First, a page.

- pay salaries;
- provide extracurricular activities;
- access the most modern equipment and resources.
Falling rolls make planning and staffing decisions difficult, with schools potentially having to make year on year redundancies or having to restructure, with all the disruption that brings affecting staff morale and retention.
Another issue facing school leaderships is the difficulty in recruiting high-quality, qualified teachers.
Staffing schools is a national challenge, employing staff to work in a very small school is even more difficult.
On the Island, the teacher market is less open than on the mainland and there is the added challenge of attracting professionals to relocate here.
School heads have told the council this means some schools struggle to recruit qualified teachers because the available teachers are spread across an inefficient system.
The funding issue also means some schools can no longer afford to continue to pay for maintenance, and escalating heating and lighting costs.
A school with an intake of 60 that only admits 32 pupils must still employ two teachers and heat, light and equip two classrooms, even though the budget for that year group may have nearly halved.
The council's legal duty
The council has a legal duty to ensure schools provide high-quality places for the children; and if we do not act now, the future quality of education some children receive may start to suffer.
What has the council been doing to try to help these schools?
School leaders and the council have been doing everything they can to manage the situation, including by combining different year groups in some schools, and formally reducing and capping reception places. But this hasn’t solved the problem.
There is no expectation that pupil numbers will increase in the foreseeable future, and the issue of over-capacity will continue to worsen if no action is taken and eventually affect secondary schools on the Island.
Should future demand for reception places suddenly increase, there is existing physical capacity within schools to absorb additional children, and additional places could always be added if needed.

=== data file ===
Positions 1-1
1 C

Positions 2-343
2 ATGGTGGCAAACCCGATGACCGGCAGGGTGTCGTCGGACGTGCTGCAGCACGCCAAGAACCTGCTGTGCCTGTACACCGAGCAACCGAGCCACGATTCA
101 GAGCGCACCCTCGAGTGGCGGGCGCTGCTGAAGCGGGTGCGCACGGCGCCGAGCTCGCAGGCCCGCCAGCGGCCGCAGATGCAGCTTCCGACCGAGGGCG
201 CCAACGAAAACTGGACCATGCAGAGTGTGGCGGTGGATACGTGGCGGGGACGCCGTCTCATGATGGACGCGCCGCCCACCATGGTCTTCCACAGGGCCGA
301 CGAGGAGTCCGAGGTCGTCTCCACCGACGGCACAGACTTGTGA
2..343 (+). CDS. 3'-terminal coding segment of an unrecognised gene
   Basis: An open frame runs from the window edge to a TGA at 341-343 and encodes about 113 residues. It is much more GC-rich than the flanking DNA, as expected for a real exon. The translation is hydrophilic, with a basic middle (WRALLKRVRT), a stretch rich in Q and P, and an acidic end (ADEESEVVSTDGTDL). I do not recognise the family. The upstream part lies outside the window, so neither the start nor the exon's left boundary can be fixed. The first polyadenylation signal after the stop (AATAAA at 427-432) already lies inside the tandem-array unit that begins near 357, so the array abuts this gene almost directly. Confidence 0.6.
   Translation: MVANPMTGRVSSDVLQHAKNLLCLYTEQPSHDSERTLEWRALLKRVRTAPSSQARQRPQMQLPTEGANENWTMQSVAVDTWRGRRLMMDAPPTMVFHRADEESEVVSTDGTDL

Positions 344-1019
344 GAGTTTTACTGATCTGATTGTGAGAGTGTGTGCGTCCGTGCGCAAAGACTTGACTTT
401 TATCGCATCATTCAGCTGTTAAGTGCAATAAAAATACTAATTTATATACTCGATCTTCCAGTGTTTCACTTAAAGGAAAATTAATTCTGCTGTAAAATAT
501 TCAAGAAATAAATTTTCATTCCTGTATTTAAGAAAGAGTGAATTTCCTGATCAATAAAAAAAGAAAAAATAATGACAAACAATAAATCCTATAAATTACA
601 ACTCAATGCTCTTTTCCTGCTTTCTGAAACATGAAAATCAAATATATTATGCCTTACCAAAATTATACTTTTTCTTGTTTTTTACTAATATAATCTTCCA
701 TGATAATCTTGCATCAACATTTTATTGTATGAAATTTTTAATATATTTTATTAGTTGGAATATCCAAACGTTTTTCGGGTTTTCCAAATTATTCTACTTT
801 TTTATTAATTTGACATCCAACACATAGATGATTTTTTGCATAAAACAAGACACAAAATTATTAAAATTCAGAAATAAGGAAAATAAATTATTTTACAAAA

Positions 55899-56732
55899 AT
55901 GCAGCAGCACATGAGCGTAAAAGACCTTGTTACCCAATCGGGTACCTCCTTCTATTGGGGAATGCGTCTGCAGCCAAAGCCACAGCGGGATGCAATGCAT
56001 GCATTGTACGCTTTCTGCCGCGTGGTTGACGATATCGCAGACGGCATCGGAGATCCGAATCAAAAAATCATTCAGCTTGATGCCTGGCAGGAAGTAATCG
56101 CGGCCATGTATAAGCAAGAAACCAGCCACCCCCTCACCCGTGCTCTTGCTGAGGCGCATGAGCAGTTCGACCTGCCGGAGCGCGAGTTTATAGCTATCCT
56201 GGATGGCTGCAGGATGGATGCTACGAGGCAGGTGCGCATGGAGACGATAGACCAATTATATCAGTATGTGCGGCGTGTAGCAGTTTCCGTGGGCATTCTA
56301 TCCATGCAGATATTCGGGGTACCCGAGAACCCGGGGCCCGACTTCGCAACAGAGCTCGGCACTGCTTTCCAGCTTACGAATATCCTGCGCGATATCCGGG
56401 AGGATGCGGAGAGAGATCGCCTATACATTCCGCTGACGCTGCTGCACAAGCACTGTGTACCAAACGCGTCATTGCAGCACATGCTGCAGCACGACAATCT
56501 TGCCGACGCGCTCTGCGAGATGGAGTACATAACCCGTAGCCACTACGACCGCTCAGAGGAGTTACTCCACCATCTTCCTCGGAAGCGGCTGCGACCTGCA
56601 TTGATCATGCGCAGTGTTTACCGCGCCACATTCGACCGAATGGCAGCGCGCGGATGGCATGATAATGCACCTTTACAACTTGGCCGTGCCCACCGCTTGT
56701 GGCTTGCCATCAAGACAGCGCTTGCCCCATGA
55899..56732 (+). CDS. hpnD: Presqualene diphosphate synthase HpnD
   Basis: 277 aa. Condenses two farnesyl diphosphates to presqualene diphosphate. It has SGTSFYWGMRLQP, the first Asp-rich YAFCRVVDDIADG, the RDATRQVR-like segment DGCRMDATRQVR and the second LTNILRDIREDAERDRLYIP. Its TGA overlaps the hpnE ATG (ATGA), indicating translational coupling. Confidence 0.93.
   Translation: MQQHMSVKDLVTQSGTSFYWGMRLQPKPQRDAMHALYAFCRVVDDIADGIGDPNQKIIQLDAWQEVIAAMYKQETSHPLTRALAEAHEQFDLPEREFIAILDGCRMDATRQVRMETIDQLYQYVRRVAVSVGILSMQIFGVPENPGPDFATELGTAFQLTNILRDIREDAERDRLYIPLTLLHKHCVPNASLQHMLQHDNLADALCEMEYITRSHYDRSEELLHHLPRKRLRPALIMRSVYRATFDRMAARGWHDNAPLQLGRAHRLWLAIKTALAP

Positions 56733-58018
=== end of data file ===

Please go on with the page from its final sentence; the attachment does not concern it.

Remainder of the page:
Councillor Debbie Andre, Cabinet member for education, said: "We need to ensure all our schools are fully supported to provide excellent education for our children, with the very best resources and facilities.
"We know schools have very close ties to their local communities, that’s why closing schools is one of the most difficult decisions we can make, and not one we would ever choose to do unless we had no other choice.
"We have listened to headteachers and school governors and are willing to make these difficult decisions, if the consultations support this action, along with the views of parents and pupils.
"I would stress that no decision has been made to close any school at this time, only a recommendation to consult on potential closures.
"But the quality of education for our children, and strength of the whole school system on the Island, must take priority for the sake of the futures of our young people."
A report — School Place Planning — will go before the council's Cabinet on Thursday, 8 June. The meeting will be held at County Hall in Newport at 5pm. All are welcome to attend.
Should the Cabinet approve the proposals to consult, schools and council staff will be holding a series of meetings to talk to parents/carers directly about the plans.
In the case of three of the schools (Cowes, Wroxall and St Mary's), no closure would take place before September 2024.
This would only follow in-depth discussions as well as formal, statutory consultations with parents/carers, staff and leaders, governors of the affected schools and the wider community to start in the autumn.
The consultation would last a minimum of six weeks, so that all may have the opportunity to comment.